Such an arrangement provides many practical advantages. With the edge of flange 14 biting into and gripping the body 16 about the filter perimeter abetter anchorage is provided between the legs flanging the ingress end egress faces. At the same time, the locking together of the parts around the periphery of the filter with the filter body under tension results in the binding of the frame and body together in a strong rigid unit. In addition, flange 14 stiffens frame members 10 lengthwise thereof, which is where stiffness is greatly needed, and thereby contributes to the strength and rigidity of the unit. The inwardly bent frame leg 13 serves to clamp the reinforcing grid 21 tightly in place and prevent dislodgment thereof, and does the same for the reinforcing wires 22 at the other face of the unit where such reinforcing is used. The joining together of the overlapped frame legs also adds strength and rigidity to the unit. The application of tensile stress to the filter body and the maintenance of said stress by the frame 10 keeps the filter body firm and taut and prevents objectionable sagging, and thereby results in improved performance and appearance. The added strength which the frame affords is especially valuable with large size filters in which rigidity and resistance to sagging are normally more difficult to accomplish. With the construction of the invention it is possible to make larger size filters than has been feasible heretofore without using much heavier frames. In fact, the present construction permits a re duction in the length of legs 12 and 13 from the usual width of frame flanges, with the result that a larger open face area of the filter is utilized in the filtering function. A filter of the character described is economical as to cost of material and also as to cost of manufacture, be-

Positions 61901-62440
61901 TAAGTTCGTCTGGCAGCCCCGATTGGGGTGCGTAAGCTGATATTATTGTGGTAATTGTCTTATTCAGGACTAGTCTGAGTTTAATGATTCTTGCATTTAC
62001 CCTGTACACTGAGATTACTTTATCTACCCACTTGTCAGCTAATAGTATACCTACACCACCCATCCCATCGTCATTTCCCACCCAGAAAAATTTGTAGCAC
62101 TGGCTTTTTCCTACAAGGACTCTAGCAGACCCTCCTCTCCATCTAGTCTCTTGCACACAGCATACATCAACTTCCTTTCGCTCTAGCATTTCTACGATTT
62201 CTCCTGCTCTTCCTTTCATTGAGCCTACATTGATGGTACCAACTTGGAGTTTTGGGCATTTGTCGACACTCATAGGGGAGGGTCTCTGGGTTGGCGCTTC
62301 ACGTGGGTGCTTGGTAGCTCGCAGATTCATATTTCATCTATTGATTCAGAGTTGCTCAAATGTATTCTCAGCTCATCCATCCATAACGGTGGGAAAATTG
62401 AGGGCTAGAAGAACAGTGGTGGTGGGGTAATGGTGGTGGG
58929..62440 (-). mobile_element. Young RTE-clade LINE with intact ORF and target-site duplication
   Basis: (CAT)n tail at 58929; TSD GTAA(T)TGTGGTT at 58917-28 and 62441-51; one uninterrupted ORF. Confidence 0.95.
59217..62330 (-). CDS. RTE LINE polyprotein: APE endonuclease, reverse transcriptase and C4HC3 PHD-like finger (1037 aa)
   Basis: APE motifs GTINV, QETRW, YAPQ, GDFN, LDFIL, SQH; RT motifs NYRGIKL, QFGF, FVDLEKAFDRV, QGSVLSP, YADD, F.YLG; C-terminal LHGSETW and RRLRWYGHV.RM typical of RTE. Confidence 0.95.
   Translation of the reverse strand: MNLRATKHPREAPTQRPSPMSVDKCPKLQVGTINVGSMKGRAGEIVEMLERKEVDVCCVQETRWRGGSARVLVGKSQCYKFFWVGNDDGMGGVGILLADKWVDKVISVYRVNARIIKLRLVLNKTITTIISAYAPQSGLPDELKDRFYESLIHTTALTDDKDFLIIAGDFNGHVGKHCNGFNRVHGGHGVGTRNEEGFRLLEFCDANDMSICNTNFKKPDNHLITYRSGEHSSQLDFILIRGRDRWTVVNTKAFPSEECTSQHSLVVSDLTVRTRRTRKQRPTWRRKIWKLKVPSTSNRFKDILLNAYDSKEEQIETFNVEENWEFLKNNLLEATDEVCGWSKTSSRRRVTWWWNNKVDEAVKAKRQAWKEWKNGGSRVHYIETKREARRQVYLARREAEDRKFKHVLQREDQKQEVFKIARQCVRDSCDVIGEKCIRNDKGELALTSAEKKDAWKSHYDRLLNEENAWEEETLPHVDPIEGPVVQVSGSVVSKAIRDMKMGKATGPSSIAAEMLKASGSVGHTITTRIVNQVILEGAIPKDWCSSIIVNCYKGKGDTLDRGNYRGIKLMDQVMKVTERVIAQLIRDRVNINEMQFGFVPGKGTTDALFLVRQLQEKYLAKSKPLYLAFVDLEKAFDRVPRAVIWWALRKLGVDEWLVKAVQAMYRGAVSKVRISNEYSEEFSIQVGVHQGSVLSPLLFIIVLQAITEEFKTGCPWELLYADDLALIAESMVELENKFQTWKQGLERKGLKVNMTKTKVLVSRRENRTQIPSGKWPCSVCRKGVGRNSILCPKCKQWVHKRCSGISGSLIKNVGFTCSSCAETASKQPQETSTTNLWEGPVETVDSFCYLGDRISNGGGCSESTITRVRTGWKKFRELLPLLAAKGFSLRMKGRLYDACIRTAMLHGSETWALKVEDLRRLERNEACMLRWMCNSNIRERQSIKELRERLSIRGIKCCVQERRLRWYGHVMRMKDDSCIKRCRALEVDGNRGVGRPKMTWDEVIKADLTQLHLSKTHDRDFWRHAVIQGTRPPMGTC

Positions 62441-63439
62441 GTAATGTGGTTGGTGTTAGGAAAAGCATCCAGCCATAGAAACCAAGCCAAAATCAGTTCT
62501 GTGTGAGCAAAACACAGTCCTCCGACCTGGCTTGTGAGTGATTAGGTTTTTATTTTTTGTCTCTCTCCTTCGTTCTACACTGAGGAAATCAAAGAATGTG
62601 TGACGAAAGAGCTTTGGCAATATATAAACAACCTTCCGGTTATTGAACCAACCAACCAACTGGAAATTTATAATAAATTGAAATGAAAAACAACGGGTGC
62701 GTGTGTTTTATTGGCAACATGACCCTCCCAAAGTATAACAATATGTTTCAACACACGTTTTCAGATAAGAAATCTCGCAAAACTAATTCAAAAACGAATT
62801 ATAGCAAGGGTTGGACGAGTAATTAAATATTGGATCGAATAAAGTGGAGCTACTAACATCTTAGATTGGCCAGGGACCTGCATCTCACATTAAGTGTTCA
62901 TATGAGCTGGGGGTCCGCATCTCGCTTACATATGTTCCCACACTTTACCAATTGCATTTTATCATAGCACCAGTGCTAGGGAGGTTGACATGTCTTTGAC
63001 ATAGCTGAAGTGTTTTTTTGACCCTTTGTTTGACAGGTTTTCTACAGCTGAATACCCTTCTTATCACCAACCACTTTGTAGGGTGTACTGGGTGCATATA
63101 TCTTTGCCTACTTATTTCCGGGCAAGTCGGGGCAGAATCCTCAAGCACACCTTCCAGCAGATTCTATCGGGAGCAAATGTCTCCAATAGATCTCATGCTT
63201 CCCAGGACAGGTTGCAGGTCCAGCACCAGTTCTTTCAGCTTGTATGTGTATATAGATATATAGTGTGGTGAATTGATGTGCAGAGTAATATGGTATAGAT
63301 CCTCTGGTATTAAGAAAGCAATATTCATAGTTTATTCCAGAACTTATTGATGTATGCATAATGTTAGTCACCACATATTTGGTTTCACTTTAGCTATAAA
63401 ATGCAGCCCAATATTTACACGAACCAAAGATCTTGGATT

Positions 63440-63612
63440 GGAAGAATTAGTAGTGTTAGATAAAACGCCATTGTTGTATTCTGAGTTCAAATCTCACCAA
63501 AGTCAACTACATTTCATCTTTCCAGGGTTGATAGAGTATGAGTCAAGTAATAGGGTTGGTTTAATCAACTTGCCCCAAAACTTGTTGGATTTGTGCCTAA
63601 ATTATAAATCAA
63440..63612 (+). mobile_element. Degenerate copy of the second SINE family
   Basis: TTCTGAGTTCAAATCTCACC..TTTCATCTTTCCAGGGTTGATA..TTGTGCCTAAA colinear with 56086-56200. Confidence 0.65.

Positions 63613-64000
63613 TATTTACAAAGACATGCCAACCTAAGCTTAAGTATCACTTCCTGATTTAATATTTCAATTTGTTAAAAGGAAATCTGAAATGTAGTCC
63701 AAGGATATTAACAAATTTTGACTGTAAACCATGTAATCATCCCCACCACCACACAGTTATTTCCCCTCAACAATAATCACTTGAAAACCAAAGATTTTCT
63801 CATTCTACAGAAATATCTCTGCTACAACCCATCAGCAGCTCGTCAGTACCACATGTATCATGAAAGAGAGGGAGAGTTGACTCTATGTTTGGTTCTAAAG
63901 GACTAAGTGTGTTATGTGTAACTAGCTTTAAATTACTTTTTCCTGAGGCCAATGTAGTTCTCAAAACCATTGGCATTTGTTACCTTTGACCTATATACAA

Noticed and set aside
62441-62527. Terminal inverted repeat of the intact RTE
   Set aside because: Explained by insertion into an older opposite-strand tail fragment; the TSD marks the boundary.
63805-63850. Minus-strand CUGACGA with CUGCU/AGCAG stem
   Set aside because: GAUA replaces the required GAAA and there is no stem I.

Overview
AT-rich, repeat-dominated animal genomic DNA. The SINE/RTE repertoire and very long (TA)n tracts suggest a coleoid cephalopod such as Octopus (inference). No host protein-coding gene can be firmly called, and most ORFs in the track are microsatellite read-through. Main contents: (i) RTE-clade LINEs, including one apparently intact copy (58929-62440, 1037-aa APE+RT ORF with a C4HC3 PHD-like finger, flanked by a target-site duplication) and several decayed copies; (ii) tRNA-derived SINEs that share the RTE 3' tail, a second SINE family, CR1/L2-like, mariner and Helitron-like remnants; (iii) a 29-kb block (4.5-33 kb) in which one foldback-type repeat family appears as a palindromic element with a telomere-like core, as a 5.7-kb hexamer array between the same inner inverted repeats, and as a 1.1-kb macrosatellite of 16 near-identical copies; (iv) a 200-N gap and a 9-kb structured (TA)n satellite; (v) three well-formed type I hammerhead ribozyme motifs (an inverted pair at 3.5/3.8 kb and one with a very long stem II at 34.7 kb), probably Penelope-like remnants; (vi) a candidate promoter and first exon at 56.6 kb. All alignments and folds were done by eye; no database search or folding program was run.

cause the amount of material required for the frame is relatively small, and the fabrication of the parts and their assembly are relatively simple.

While but a single embodiment has been described and illustrated, this is by way of example and variations thereof will occur to those skilled in the art and are embraced within the present invention.

Invention is claimed as follow:

1. A gas filter comprising an interstitial filter body and a supporting frame therefor, said filter body having broad ingress and egress faces and relatively narrow edges and comprising a plurality of superposed layers of elastic, stretchable, expanded sheet material, said frame comprising an elongated channel member having a base and two legs enclosing the edge portions of said filter body and composed of a malleable sheet material, one of said legs being substantially normal to said base, the second of said legs having an elongated flange joined thereto along the extremity thereof remote from the junction thereof with said base and directed inwardly with respect to said channel substantially at right angles to said second leg, said second leg being bent along the line of juncture with said base to a position in which it is at an acute angle with respect to said base, said flange biting into the marginal portions of said body and providing a component of force acting in a direction outwardly from the center toward the edges of said body whereby said body is stretched and maintained in a taut condition by compressive anchorage between said flange and the interior surface of said first leg, and a reinforcing grid supported by said frame.